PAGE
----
Just gorgeous, this is a story to shine a light in the darkness, even in moments of despair. Constantinople in 1921 is a confusing, often frightening place to be, in the first few pages, two reports from 1918, perfectly sum up the two opposing sides, each report almost interchangeable. Nur’s house is in the hands of the British and being used as a hospital, she finds her thoughts on the occupiers altering and conflicted when she takes an orphan in her care to be treated by George Munroe. Five separate yet entwined stories exist side by side, different time frames ensure the past spears the present, while the future whispers to the past. Lucy Foley has developed a beautiful writing style, the vivid colour stamps its impression on the pages, conjuring taste, touch, smells and sounds, as well as creating a feast for your eyes. As the book began to come to a close, it felt as though two trains were on an inevitable collision course. The sweeping horror of war and occupation, both momentous and insidious, is clearly felt, yet it is the intimate, the individual connections, that were the highlight of this read for me. ‘Last Letter from Istanbul’ caresses, sparks and skewers thoughts and feelings, it is a truly penetrating and captivating read - highly recommended.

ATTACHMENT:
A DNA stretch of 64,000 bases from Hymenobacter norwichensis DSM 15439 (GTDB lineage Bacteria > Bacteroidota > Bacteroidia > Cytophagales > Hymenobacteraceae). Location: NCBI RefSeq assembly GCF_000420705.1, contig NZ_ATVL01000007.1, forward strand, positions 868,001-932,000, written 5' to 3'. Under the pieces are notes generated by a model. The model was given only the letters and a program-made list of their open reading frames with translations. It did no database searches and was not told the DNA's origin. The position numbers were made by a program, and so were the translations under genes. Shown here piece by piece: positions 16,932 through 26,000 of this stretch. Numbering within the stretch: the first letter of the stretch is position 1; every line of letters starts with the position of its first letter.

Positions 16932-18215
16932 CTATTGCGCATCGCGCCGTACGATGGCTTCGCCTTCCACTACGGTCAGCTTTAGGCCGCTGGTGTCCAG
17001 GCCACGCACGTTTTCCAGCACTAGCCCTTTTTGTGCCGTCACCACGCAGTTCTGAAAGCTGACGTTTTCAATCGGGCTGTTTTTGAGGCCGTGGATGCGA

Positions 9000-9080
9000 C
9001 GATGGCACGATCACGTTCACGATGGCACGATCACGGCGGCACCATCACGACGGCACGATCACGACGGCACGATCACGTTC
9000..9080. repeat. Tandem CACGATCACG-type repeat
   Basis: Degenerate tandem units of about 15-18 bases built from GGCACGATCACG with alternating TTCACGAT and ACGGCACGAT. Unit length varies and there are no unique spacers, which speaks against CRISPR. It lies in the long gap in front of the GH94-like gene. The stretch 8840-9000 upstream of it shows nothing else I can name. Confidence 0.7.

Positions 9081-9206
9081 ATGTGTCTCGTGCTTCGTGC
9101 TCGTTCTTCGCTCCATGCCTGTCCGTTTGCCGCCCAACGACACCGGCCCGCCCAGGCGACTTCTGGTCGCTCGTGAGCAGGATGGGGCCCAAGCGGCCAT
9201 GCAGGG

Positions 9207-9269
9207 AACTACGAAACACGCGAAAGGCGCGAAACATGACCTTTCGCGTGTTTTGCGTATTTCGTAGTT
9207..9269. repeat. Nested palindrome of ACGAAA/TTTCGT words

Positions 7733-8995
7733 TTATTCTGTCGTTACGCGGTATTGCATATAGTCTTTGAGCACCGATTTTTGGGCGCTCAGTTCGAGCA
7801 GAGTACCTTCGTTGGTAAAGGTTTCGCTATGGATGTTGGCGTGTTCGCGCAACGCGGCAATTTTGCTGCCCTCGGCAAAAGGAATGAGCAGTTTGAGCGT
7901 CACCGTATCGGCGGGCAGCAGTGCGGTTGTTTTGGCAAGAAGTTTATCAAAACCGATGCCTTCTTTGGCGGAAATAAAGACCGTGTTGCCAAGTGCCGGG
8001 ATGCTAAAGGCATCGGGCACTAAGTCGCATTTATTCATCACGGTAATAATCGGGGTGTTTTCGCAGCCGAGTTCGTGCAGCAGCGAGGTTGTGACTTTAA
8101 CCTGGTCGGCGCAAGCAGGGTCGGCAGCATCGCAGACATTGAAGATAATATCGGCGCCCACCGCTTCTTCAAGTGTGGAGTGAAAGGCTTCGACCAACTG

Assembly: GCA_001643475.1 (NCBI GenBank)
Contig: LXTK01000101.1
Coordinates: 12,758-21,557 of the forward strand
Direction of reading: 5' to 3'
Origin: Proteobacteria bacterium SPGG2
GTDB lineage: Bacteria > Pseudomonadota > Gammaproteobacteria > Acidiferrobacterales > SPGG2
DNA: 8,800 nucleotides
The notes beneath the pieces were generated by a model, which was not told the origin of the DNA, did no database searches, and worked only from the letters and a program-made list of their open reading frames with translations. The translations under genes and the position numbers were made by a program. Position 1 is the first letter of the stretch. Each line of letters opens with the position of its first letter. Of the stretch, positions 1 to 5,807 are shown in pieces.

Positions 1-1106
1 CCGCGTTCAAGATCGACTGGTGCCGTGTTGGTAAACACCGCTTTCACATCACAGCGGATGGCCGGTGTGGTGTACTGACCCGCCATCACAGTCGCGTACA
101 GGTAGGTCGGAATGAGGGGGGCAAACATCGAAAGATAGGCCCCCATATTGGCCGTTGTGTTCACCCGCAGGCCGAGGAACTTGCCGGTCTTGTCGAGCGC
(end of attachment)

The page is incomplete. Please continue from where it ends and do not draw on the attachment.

A 2013 World Book Night selection. Winner of Newcomer of the Year at the Galaxy British Book Awards 2007.Something a bit different, a bit special. A well-researched family history which takes the present day characters back to Crete and the horrors of leprosy. From 1939 to today we follow a tragic and eventful story with believable characters and a believable storyline. I really enjoyed it. Incidentally she is Ian Hislop’s wife. Similar this month: Joseph Boyden, Rachel Hore.
An authoritative yet easy to read, absolute romp of a novel set during the turbulence of the French Revolution. This is the first adventure in ‘The Chronicles of Thomas Pryce’, a vicar who studied at Oxford and is trained in the use of the sword and pistol. On hearing that the safety of his wife’s family is compromised, Thomas makes his way to Paris to rescue them. Seamlessly weaving fact and fiction Mark Stibbe and G. P. Taylor have created a world of political intrigue, cunning spies, and perilous endeavours. Historical figures such as William Pitt and Lady Hester Stanhope populate the pages ensuring the period wrapped itself around me, and set me firmly in place. The more I read, the more I wanted to read and I found myself fully immersed in the story. The Fate of Kings is an excellent start to what promises to be a thoroughly entertaining series, long may it reign! ~ Liz Robinson